Stopping for the one
An anxious and nervous man dressed in the regulation prison orange, tentatively entered the room as we were setting up for the days activities.
He was clearly distressed his face and body language expressing anguish in every movement.
We calmly asked his name, said he was welcome in the room and to join in with the programme. He sat down and participated in the events of the morning. As he did so I realised he was not as old as first impressions had suggested. As his face and body relaxed I saw a younger man who had looked so much older than his years through anxiety and stress.
His story was a sad one. A fisherman coming to Cape Town, looking for work. He had left his 2 young children behind with his aging and frail mother. His wife had died of cancer a few months before. When he went to the authority that issues ID documents his fingerprints revealed that 6 years previously he had been found in possession of dagga. The magistrate gave him a R200 fine or 2 weeks in prison.
R200 (about 14GBP) was more than he had so it was off to prison – costing the state about R5000.
His anxiety was for his 2 children. Who could care for them he had intended to be away a few days now the 2 weeks stretched out as if into infinity.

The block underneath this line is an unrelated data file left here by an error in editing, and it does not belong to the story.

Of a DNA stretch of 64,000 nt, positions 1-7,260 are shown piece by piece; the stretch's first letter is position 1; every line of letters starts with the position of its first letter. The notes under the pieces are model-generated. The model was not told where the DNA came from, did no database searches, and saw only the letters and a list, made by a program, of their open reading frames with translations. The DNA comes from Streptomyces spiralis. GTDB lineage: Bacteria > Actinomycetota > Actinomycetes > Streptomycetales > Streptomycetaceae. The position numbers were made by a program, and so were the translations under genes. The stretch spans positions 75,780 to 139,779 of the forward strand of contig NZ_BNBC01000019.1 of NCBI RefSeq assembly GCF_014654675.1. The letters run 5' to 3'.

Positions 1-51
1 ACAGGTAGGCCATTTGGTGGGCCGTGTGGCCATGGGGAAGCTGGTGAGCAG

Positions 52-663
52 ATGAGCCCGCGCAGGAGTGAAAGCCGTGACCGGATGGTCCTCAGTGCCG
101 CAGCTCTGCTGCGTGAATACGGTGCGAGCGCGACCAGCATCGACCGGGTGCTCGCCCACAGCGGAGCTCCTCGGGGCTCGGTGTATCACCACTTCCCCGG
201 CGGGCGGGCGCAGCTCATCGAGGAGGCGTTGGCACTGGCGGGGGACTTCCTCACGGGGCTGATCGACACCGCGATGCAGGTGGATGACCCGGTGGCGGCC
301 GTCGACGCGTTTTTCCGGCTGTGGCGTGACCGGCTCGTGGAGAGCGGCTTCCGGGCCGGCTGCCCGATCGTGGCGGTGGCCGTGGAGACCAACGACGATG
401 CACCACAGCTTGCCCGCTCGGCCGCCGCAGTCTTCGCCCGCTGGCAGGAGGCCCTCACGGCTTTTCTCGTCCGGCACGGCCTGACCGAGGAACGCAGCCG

He had no way of knowing that we have a small fund to help in these circumstances. RESTORE offered to settle his fine so he could be free to return to his children that afternoon.
We asked him why he had come into the room that morning and his story is amazing. In his prison cell earlier, he had been on his knees appealing to God for forgiveness and mercy and for a way out of the situation he had found himself in. When he walked past our room he saw a bright light coming from inside and wanted to find out what had caused that light, so he came in to find out.
We then had the privilege of meeting him and the honour of being a means of blessing.
Our lives will probably never intersect again. It was a single moment and just a morning of connection but how grateful we are to have participated, in a small way in the healing of wounds inflicted by a harsh legal system that is biased against the poor and needy.